On the big screen, Owen again impressed with his turn in “Gosford Park” (2001), director Robert Altman’s delightful ensemble riff on British drawing room murder mysteries, playing the brooding Robert Park, who emerges as a central figure in the storyline. Off that success, he was cast in the big budget studio adaptation of Robert Ludlum’s spy thriller “The Bourne Identity” (2002) as the ruthless, steel-nerved assassin, The Professor. Owen next starred opposite Angelina Jolie in the disappointing melodrama “Beyond Borders” (2003), the story of a disaster-relief worker who falls in love with a socially conscious wealthy woman. He rebounded strongly, however, when he reunited with Hodges for the noirish “I’ll Sleep When I’m Dead” (2004), playing a retired British gangster who emerges from his secluded countryside life to investigate the death of his brother.
Next up was Antoine Fuqua’s supposedly “demystified” retelling of the legend of “King Arthur” (2004), a big budget, action-oriented film that cast Owen as England’s once and future king, this time set in a more historically correct context, if indeed a King Arthur actually existed. Owen’s next role made him an overnight star in the States. The highly literate, often romantically brutal drama “Closer,” directed by Mike Nichols followed the complex relationships between two couples (Owen, Natalie Portman, Julia Roberts and Jude Law) who become messily intertwined in a love/sex gender war. Despite such starpower, it was the relatively unknown Owen’s hard-edged performance that was the most heavily cited by critics and viewers. Not surprisingly, Owen took home the Golden Globe for Best Performance by a Supporting Actor and was nominated for an Oscar in the same category.
Amid furious rumors that he was being courted to become the next James Bond – he later admitted he wasn’t interested in the role, which ultimately went to Daniel Craig – Owen appeared to splendid effect in director Robert Rodriguez and writer-artist Frank Miller’s co-venture “Sin City” (2005), a visceral, visually stunning adaptation of Miller’s crime noir comic book series. Headlining the segment drawn from Miller’s story arc “The Big Fat Kill,” Owen played the hard-edged but noble Dwight McCarthy, who becomes embroiled in a sudden, violent battle over control of Sin City’s Old Town, where prostitutes armed to the teeth reign. A portion of Owen’s storyline, the eerie sequence in which he drives the talking corpse of the corrupt cop Jackie Boy (Benicio del Toro) was also directed by Quentin Tarantino. Next was the thriller “Derailed” (2005), which cast Owen and Jennifer Aniston as two married business executives having an affair who are forced into violent and illicit acts by a sadistic criminal, and must turn the tables to save their families.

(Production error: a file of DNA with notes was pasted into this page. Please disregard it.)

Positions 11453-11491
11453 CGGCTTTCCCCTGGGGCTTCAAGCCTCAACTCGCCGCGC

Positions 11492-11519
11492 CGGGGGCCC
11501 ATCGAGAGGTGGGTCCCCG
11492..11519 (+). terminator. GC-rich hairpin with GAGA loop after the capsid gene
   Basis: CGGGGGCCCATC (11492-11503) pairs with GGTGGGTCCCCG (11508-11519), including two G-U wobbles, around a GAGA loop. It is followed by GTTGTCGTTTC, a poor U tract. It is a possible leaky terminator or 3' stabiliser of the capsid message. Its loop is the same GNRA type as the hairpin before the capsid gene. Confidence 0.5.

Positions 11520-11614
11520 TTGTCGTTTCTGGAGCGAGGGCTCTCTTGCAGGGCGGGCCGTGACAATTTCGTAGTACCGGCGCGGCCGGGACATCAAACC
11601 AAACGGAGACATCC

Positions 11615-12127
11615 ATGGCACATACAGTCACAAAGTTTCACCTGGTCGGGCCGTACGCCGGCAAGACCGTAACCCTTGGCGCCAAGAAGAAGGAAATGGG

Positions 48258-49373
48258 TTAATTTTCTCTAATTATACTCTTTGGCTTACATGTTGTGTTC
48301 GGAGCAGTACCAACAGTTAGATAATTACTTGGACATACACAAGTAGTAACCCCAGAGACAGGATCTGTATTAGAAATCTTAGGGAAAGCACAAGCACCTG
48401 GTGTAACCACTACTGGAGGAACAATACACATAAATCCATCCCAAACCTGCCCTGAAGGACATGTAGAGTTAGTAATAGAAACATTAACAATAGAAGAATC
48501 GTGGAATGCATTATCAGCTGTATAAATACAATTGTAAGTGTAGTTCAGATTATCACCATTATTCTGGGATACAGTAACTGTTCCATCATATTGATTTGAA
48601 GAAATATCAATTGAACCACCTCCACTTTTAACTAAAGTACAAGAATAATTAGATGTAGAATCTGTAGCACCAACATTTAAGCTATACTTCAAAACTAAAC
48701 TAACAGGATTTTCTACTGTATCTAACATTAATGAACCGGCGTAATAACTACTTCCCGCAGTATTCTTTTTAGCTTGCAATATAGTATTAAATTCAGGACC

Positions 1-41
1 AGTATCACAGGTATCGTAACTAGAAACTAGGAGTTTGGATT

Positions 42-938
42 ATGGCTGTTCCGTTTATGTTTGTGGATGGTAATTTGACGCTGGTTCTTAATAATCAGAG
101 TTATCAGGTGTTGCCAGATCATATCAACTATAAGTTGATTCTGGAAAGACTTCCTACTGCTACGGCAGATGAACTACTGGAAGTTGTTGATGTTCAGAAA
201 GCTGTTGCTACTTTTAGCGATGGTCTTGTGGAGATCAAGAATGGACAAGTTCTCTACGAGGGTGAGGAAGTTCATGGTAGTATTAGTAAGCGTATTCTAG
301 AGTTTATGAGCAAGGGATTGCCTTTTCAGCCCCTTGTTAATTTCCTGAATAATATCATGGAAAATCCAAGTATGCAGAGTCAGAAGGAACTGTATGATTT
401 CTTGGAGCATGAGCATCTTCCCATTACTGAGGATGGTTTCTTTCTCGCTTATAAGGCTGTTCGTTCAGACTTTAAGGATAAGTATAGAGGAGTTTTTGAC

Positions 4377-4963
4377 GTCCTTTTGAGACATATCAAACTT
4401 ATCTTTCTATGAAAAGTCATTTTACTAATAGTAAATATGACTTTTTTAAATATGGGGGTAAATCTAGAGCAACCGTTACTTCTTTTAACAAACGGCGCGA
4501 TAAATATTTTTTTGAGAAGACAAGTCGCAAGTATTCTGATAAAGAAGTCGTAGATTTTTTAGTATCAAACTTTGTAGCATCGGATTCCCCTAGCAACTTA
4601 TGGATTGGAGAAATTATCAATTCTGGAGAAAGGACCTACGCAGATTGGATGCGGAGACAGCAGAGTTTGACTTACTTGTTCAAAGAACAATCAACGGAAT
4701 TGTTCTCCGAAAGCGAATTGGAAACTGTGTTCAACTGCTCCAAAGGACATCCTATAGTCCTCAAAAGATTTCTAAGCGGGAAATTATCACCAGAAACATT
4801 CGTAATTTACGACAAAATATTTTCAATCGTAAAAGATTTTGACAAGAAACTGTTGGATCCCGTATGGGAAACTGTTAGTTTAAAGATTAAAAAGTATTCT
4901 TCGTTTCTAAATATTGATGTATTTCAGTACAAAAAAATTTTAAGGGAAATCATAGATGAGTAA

After the blackmail thriller came and went without much notice, Owen starred in Spike Lee’s impressive genre piece, “Inside Man” (2006), playing a brilliant and cool-headed thief who remains one step ahead of a smooth-talking hostage negotiator (Denzel Washington) in an effort to pull off the perfect heist. Owen rounded out the year on a high note, starring in Alfonso Cuarón’s multi-award nominated “Children of Men” (2006), a futuristic dystopian tale about a former political activist (Owen) turned down-and-out bureaucrat who is convinced by a former lover (Julianne Moore) to help transport a young woman pregnant (Clare-Hope Ashitey) with the infertile world’s only child to the fabled Human Project in order to save the future. He was next cast as Sir Walter Raleigh in “Elizabeth: The Golden Age” (2007), Shekhar Kapur’s follow up to “Elizabeth” (1998) in which the Virgin Queen (Cate Blanchett) becomes involved in a relationship with the famed poet and explorer during one of the British Empire’s many entanglements with Spain.
Proving himself comfortable in virtually any and all imaginable genres, Owen starred opposite a scenery-chewing Paul Giamatti in the cartoonishly violent “Shoot ‘Em Up” (2007), as a nameless, carrot-chomping gunslinger, united with a beautiful prostitute (Monica Bellucci) in the guardianship of an infant targeted by a ruthless criminal (Giamatti). Far more somber in its tone was the espionage thriller “The International” (2009), in which Owen played an Interpol agent investigating a global banking organization involved in money laundering, arms trading and murder. Also that year he demonstrated nearly irresistible chemistry with co-star Julie Roberts in the jaunty “Duplicity” (2009), a romantic comedy in which they played two corporate spies conning a pair of captains of industry, even as they alternately scammed and wooed each other. Working with actor-turned-director, David Schwimmer, Owen gave a heart-wrenching performance in the drama “Trust” (2010) as a father whose world is turned upside down after his teenage daughter (Liana Liberato) is stalked and later raped by a man she met on the Internet. Returning to pure action, he paired with Robert De Niro and Jason Statham for the thriller “Killer Elite” (2011), prior to working alongside actress Nicole Kidman in the lauded period biopic “Hemingway & Gellhorn” (HBO, 2012), which covered the great American writer’s (Owen) love affair with war correspondent Gellhorn (Kidman) during the Spanish Civil War. His performance as Hemingway earned him an Emmy Award nomination for Outstanding Lead Actor in a Miniseries or a Movie – the first such honor of his career. He also received a SAG nod in the same category.